Suggested Citation: Cahalan, Margaret W., Addison, Marisha, Brunt, Nicole, Patel, Pooja R., & Perna, Laura W. (2021). Indicators of Higher Education Equity in the United States: 2021 Historical Trend Report. Washington, DC: The Pell Institute for the Study of Opportunity in Higher Education, Council for Opportunity in Education (COE), and Alliance for Higher Education and Democracy of the University of Pennsylvania (PennAHEAD).

Highlights from the 2021 Report are reported below.

WASHINGTON, D.C. (May 19, 2021) — The Pell Institute for the Study of Opportunity in Higher Education of the Council for Opportunity in Education (COE) and the University of Pennsylvania Alliance for Higher Education and Democracy (PennAHEAD) announce the release of Indicators of Higher Education Equity in the United States: 2021 Historical Trend Report. A virtual release event will be held on May19th and will be accompanied by Shared Solutions Dialogues of policy options designed to address the equity issues raised by the statistics tracked in the Indicators report.

This year the focus will be on the statistics and the stories of nontraditional students (financially independent adult students) who delayed enrollment after high school or are returning to college. The virtual event will include an overview of the 2021 Indicators report; and will feature students’ stories, followed by breakout Shared Solutions Dialogues.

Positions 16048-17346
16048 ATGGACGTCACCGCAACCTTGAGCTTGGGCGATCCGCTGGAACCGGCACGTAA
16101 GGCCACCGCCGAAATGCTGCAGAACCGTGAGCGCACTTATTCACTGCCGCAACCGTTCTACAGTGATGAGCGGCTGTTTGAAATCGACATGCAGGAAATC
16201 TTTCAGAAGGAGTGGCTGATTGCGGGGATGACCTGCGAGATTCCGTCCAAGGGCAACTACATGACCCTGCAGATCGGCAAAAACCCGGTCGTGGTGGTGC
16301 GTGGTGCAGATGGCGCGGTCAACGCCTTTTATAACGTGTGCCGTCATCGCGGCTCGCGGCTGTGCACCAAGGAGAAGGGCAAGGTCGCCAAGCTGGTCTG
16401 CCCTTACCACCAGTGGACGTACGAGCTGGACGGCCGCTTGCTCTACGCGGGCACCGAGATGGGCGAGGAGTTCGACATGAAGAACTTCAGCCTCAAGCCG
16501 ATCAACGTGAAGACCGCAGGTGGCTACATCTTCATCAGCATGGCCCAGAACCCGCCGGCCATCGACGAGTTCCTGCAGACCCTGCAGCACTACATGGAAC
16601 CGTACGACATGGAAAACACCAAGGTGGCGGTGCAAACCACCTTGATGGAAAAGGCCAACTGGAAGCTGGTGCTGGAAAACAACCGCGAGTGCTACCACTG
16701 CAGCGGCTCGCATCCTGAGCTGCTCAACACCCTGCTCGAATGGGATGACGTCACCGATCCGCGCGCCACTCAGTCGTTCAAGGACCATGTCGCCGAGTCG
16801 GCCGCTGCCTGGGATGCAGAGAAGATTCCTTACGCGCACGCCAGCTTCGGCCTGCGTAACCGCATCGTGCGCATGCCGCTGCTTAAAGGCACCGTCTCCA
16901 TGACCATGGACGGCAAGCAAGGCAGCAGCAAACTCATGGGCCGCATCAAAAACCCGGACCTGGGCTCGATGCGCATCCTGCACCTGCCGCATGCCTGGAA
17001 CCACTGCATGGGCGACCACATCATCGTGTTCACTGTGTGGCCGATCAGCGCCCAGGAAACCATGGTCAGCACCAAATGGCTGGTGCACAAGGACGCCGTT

This report and release event is the seventh in a series of historical trend reports and accompanying Shared Solutions Dialogues. The goal of the Equity Indicators project is to provide a tool for stakeholders (students, scholars, advocates, policy makers and the public) to look at higher education statistics from an equity perspective, and to engage in dialogues designed to consider actionable public policies focused on attaining greater equity within higher education. The report covers historical trends as far back as the data warrant often from the 1970s, on questions of student access, institutional stratification, college cost, funding per student, student debt, college completion and attainment, international comparisons, and federal TRIO services.